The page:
See the Bills.com resource Domesticate a Judgment Overseas for a discussion of the issue you raised.
Shane S.
Wharton, OH  |  June 11, 2011
Lets start with i owned 3 homes in California when i lost work and moved to Ohio. After struggling to make the payments, I tried and after almost 2 years sold my largest and most expense home at short sale. Needles to say i had a personal friend who owed me a large sum of money file bankruptcy, and the house i sold at short sale hit me with a deficiency judgement, i am forced to file bankruptcy. I would like to keep the other two homes i own in CA but my bankruptcy lawyer says i can if the rents dont equal the payments, which they dont, but not by much and in 25 years i will own them free and clear. The one home is with B of A and is worth about 200k with a first of 260k and the second of 60k. This home is 4 months behind and B of A hasnt done anything besides threaten foreclosure (it was an 80/15/5 with the second a heloc at time of close). My other home is what i really have a question about. This was my first house with an original first of about 165k and a second (HELOC) of 170k. Homes value is 160k. My first is with Guild and second is with Wells Fargo, formally a Wachovia loan. First is current and second is 4 months behind. Tried to do modification but first wont so second wont. Since i am going to file bankruptcy, can i wait for the second to charge this loan off then include it in the bankruptcy? Will i only owe on the first then? Will they still hold title? Can i then just reaffirm the first. I have asked my BK lawyer these questions.. ( i have seen 4 and this one the fifth, seems to be most knowledgeable but living in Ohio, shes is not sure how the home in CA will be treated and she says its sometimes up to the judge and his mood that day). Would it be better for the BK to just short sale these to homes also. Thanks, Shane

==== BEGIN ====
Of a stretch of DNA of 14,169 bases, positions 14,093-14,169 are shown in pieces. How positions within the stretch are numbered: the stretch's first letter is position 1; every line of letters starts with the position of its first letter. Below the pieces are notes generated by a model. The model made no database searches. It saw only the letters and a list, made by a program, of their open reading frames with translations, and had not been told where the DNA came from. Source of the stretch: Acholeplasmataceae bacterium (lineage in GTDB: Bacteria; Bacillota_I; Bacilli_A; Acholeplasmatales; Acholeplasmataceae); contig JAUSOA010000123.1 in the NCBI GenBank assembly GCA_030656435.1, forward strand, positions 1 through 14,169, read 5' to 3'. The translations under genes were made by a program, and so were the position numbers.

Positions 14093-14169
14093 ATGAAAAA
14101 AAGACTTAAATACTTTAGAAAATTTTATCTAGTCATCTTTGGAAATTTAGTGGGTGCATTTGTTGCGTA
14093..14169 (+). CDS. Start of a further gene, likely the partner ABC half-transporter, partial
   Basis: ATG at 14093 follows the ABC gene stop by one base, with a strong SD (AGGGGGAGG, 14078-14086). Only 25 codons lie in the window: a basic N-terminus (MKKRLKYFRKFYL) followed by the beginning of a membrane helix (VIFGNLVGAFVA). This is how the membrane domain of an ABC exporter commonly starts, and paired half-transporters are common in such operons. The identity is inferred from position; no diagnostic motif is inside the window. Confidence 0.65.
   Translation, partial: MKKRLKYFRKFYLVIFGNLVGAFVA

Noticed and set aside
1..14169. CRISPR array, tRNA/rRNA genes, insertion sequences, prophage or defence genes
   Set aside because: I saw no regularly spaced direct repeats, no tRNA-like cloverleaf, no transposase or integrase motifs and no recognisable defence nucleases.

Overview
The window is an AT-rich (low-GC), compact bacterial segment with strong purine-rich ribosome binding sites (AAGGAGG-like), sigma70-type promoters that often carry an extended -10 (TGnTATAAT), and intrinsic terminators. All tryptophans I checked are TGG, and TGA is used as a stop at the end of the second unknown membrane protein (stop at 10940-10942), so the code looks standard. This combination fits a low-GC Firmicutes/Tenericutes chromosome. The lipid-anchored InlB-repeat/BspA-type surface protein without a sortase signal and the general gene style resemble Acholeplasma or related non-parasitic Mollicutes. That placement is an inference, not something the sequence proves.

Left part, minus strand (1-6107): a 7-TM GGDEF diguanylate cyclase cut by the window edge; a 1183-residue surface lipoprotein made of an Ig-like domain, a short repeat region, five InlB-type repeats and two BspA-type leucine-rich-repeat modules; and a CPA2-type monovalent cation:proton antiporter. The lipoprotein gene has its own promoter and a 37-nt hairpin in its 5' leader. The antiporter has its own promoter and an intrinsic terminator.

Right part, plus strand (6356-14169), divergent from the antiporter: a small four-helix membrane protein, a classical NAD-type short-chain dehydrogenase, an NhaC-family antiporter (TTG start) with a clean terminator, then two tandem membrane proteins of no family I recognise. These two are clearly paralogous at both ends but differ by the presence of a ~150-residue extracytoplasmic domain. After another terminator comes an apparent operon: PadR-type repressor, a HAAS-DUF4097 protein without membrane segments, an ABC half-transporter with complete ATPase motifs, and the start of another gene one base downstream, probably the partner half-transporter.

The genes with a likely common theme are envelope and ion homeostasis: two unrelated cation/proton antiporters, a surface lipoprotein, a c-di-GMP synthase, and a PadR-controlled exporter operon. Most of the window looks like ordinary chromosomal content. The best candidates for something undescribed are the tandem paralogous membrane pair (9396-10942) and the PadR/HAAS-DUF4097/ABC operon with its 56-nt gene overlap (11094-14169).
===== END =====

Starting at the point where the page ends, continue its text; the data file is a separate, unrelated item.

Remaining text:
Bills.com
June 14, 2011
Without knowing more about your intentions and the locations of the properties, it is difficult for me to offer an observation about your overall strategy. If the two properties are located in the central valley or Sacramento where home values continue to fall, then I would abandon the properties and allow a short sale or foreclosure immediately. If the properties are along the coast or the mountains where values have been a bit more stable, then you may see a recovery in the medium term (say, 10 years).

I realize you asked legal questions and I gave you an economic answer, but you mentioned you already received four answers from what I assume are four Ohio bankruptcy lawyers, who probably do not know anything about California's housing markets. Were it me, I would stop the bleeding.
Margaret G.
Port Richey, FL  |  June 03, 2011
We have our first mortgage of 200k, and an equity line through the same bank for 180k of which we have borrowed 120k. We are now at the point that foreclosure is on the near horizon. We are still current on all payments. My husband wants to pull the remaining 60k out of the equity line before everything is frozen. We can use this to pay our bills and hope for a reversal of fortune in the coming year. My question is, can we give any of that 60k to our adult son to purchase a place of his own? Could the bank come after him for the money if the mortgage and equity line ultimately fall into arrears and foreclosure?
Bills.com
June 03, 2011
Under common law, I lack the imagination to think of a legal means for the lender to make a claim against the recipient of a gift from a borrower. However, if the borrower does what you described and soon after files for bankruptcy, the bankruptcy trustee can unwind the gift. Consult with a lawyer in your state who can research your state's case law to learn if there is any court-made law on this issue.